A clean-cut 21-year-old guy leads a double life student by day and street hustler by night. When he meets an undercover cop working atlantas drug enforcement branch secrets collide. Their fragile trust is shaken when he be... more »comes the prime suspect in a murder case & the detective becomes his only alibi. Studio: Wolfe Video Release Date: 08/22/2000 Starring: Dane Ritter Adrian Roberts Run time: 105 minutes Rating: Nr« less
A unique gay thriller with a great script and cast!
Mark Hulcher | Richmond, Virginia United States | 01/12/2001
(4 out of 5 stars)
"Every once in a while comes a great little gem of a film. This can easily be said for "In The Flesh". Directed by Ben Taylor and starring Dane Ritter as the cute but not so innocent hustler, this hits right at home for ALL viewers straight or gay. Ed Corbin stars as a vice cop that is hesitant to take a case involving drug traffic in a gritty gay bar. There he befriends Dane Ritter the hustler and the two fall in love. Suddenly both are plunged into a nightmarish hell when a murder is committed and the cop risks his job for his new found lover insisting he is innocent of the crime. Soon the hustler becomes the hustled when he becomes the target of a murderer. What remains is the two attempting to stay alive amid corruption and greed in a seedy suburb of Atlanta. Still we are left with the question for money or love? Pay close attention to the bar,....but if youv'e been to or live in Atlanta you probably know that already."
An interesting film despite itself
R. Gaytan | San Diego, CA USA | 10/07/2000
(3 out of 5 stars)
"Ben Taylor came up with a great premise upon which to build this story: a deeply closeted cop is assigned to investigate a gay hustler bar where he unexpectedly starts a relationship with a young man who is eventually accused of murdering one of the patrons. The cop decides to make himself the sole alibi for the young man and a precarious trust develops between these two very wary men.This is a world Taylor apparently knows well, unfortunately he doesn't explore any of it deeply enough to make it particularly believable or compelling. What there is of interest is in the growing relationship between the two central characters (played by Dane Ritter and Ed Corbin), an unlikely pair of actors who between them manage to elicit some nice moments out of a perfunctory script. Too bad that so much of a compelling situation was left unexplored. Still, the fact that the two main characters are falling in love rather than simply falling into bed with each other is very refreshing.Don't be afraid to try it on. You may actually like it. With remote in hand you can skip the worst of it and stick with the main story."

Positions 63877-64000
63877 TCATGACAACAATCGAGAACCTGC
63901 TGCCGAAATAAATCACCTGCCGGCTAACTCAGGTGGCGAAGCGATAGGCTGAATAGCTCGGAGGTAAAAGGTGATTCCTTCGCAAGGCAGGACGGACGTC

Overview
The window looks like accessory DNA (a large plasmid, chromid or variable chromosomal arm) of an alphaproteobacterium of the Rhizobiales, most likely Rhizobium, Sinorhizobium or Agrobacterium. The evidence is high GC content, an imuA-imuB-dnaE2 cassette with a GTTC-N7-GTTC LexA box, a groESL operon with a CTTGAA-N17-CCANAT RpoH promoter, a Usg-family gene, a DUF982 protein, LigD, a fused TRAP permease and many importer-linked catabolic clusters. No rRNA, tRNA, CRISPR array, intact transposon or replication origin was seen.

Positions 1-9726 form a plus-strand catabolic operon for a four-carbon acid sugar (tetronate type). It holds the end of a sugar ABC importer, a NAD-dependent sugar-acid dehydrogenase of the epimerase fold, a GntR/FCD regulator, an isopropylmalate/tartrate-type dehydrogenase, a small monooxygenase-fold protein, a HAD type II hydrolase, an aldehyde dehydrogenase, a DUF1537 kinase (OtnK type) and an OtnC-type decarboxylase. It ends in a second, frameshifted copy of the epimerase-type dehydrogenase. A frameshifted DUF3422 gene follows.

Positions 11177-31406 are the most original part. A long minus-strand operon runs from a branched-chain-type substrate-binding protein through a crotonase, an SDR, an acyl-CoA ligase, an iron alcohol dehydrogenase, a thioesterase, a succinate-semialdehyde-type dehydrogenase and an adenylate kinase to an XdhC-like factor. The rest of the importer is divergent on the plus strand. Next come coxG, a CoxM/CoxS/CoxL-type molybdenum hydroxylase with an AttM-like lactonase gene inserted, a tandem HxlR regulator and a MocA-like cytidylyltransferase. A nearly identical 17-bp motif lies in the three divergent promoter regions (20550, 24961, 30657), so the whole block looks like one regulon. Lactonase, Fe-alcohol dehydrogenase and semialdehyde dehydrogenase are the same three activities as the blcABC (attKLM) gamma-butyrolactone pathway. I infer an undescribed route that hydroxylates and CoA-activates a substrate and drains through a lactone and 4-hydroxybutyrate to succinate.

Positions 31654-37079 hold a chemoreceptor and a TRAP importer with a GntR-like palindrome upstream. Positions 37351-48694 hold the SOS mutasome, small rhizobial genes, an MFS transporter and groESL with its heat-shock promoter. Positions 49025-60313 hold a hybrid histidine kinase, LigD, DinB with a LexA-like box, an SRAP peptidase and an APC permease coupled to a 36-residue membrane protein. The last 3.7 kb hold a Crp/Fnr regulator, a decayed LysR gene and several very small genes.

It's good----a little "typical"
(3 out of 5 stars)
"I'll admit something---I personally love this movie. I don't 100% know why--except that it reminds me a lot of me and someone. But depsite myown personal love of the film, the average person is really going to find it fair at best.Too often, people grab every homosexual movie out there and think it's so awesome....sadly, I think they are just starved for homosexual media. If you are one of those people--then definatly buy it at once. If you actually enjoy movies and choose to own the ones that really have some merit--then you will probably be passing on it.The story is so predictable. Call boy meets older police detective. One needs to learn to trust, the other trusts too much. Throw in a rather silly murder and drug plot - a little sex and you have "In the Flesh".The acting is pretty bad. They try---but the leads are almost painful to watch sometimes. You constantly feel like you've seen this film before. To it's credit the film is an independent--and for what they had to work with they've done an admirable job. You probably won't find yourself watching it over and over again---and if you are any type of critic you will be blasting it."
Amiable, but Illogical
J. Edkin | South Orange, NJ | 12/09/2001
(3 out of 5 stars)